Stephen Malkmus’ previous band, Pavement, might be the most influential indie rock band of all time. When Weezer played its first shows in LA, the band was frequently mistaken for Pavement, who invented the arty rock that Weezer copied, popified and brought to the masses.
Throughout Malkmus’ 11-year tenure with The Jicks (Pavement’s been defunct since 1999), he swapped the skittish lo-fi model that Pavement thrived on for jammier guitar-rock trickery. On Mirror Traffic, Malkmus’ most sundry solo effort to date, he opts for a mixed bag of flighty melodies, spastic rock jams and folky balladry. Thanks in part to Beck’s (another Pavement disciple) subtle production hand, Mirror Traffic conveys a sophistication that Malkmus’ previous outings lacked.
Those who caught Weezer’s show at the Del Mar Fairgrounds two months ago owe it to themselves to buy this album.
For fans of: Weezer, Nada Surf, Sonic Youth
Standout tracks: “No One Is (As I Are Be),” “Tigers”
Goes well with: Flannels, Vans, underachieving
See them live: Oct. 20 at BellyUp Tavern, Solana Beach, bellyup.com
Disclaimer: Bobby has zero band members that actually go by the name Bobby. Bizarro name aside, the Massachusetts collective (with seven members) make sonically fertile space-rock that’s hard not to like.
The majority of songs on the band’s self-titled release-some surpassing the seven-minute mark-go from really pretty to downright serene. Standout track “It’s Dead Outside” is the aural equivalent of slipping into a Snuggie: it’s furry, warm and strange. And while the majority of Bobby relies heavily on milky textures, a few tracks, like “Sore Spores,” cut through with a marriage of creepy synth hooks, bouncy acoustic guitars and quirky percussion reminiscent of early Modest Mouse.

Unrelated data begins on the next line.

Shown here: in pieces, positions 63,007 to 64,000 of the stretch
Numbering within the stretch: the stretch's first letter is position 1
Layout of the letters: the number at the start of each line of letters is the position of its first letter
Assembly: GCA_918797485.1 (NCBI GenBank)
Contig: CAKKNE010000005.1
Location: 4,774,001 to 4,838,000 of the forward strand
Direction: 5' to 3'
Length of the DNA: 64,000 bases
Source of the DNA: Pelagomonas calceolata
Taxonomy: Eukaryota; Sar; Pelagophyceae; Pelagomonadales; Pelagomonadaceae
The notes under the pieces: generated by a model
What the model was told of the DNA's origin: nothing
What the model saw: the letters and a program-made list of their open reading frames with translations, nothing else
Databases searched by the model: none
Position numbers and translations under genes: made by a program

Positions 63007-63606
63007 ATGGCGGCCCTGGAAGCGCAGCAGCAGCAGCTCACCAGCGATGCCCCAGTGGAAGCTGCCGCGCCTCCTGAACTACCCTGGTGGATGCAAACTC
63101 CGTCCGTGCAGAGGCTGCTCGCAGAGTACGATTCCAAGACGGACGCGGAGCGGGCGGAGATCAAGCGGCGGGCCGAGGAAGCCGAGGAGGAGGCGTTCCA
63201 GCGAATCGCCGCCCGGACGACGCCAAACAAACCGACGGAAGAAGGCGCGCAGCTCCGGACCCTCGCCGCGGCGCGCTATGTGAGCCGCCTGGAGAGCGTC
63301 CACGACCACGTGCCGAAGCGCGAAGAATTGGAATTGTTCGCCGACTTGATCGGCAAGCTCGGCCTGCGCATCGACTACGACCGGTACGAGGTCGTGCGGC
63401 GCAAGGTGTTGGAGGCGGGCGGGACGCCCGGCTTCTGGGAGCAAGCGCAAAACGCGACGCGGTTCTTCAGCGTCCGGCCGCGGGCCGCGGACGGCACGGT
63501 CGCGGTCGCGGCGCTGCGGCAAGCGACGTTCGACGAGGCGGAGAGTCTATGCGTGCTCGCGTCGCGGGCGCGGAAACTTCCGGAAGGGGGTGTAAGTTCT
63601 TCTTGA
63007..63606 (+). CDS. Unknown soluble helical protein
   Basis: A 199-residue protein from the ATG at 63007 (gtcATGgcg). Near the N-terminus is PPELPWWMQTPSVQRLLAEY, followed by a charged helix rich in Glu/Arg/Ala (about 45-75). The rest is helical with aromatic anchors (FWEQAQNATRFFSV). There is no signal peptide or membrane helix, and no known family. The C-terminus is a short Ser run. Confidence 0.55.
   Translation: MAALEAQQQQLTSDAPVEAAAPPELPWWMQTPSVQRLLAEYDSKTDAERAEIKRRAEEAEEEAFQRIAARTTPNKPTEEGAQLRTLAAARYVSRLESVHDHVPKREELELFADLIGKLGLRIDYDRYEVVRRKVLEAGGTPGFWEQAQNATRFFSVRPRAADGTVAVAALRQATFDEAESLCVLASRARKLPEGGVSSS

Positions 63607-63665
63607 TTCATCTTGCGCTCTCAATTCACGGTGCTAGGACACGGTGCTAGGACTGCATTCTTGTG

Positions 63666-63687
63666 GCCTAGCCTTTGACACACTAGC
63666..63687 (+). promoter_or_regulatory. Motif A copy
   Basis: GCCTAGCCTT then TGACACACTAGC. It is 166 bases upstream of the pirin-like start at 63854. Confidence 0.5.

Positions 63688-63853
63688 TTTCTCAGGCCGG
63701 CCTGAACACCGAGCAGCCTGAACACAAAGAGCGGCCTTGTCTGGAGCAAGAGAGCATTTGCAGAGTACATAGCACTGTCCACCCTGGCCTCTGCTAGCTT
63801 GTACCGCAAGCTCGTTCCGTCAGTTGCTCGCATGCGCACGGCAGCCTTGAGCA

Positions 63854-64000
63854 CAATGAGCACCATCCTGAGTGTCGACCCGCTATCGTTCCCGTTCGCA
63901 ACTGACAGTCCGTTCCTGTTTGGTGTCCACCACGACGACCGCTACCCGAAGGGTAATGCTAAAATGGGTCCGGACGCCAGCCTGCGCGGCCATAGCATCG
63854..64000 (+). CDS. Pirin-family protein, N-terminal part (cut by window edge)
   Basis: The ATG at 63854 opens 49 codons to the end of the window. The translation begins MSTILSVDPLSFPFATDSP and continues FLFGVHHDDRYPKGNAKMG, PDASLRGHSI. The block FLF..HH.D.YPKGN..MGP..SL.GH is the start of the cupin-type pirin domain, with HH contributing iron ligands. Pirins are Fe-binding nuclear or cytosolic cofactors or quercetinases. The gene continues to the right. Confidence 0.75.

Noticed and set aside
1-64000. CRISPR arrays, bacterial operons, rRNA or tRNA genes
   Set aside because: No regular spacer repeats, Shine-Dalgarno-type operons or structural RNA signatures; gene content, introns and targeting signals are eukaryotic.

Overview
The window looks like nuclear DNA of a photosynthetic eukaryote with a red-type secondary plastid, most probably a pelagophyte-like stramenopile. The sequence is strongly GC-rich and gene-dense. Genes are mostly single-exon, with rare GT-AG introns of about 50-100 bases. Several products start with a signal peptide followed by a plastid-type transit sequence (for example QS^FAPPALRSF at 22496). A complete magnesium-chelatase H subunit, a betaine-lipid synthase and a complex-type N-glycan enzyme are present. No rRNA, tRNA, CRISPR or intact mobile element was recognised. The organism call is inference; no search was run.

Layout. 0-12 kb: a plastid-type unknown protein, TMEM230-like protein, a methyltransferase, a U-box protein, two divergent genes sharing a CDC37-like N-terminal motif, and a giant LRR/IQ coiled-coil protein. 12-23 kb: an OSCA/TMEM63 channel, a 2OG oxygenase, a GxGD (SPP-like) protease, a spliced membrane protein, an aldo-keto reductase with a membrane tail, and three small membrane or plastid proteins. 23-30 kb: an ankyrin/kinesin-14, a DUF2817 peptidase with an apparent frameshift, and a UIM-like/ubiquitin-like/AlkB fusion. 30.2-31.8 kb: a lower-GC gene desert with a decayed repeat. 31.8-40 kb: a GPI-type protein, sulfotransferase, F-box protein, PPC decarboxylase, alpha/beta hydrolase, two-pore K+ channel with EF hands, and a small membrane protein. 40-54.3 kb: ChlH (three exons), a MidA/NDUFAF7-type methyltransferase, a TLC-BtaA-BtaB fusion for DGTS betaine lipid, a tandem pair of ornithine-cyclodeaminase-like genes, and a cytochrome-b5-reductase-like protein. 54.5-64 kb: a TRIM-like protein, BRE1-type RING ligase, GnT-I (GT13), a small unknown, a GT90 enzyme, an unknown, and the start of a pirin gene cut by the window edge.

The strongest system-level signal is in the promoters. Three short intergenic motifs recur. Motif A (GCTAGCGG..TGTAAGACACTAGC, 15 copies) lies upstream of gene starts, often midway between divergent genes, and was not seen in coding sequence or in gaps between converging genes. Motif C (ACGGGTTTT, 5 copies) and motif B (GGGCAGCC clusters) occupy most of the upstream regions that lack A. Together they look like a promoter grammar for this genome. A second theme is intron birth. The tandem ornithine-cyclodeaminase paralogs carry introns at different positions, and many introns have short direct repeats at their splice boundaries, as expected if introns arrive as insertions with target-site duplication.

Bobby lets their dense arrangements breath by utilizing sparse vocals that are more functional than indulgent.
For fans of: Pixies, Pinback, Bjork, Broken Social Scene
Standout tracks: “Sore Spores,” “It’s Dead Outside”
Goes well with: Leisurely bike rides, napping, spooning
Zee Avi’s whirlwind rise to fame is the quintessential Youtube fairy tale. She posted a video, her friends told her to post more, and soon thereafter, Avi was signed to Brushfire Records (partly owned by Jack Johnson).
The 25-year-old Malaysia-born singer-songwriter makes tropical folk that borders on cutesy (she sings about honey bees), while still managing to strike a nerve with lucid tales of heartbreak and despair. That said, Avi’s newest release, Ghostbird, should be consumed in minute doses. Just as Jack Johnson’s sing-songy nursery rhymes can become redundant and flat-out annoying, longer stints of Avi’s Ukulele-infused pop can do the same.
But for now, Ghostbird is a major step toward maturation for Avi. Her experimentation with country (“31 days”), afro-pop (“The Book of Morris Johnson”), jazzy (“Madness”) and waltzy (“Anchor”) rhythms represent a tasteful shift in artistic direction that will likely set her up for a long and prosperous career.
For fans of: Cat Power, Regina Spektor, Billy Holiday
Standout tracks: “Anchor,” “The Book of Morris Johnson”
Goes well with: Post-breakup sulking, bonfires, chick-flicks based in Hawaii
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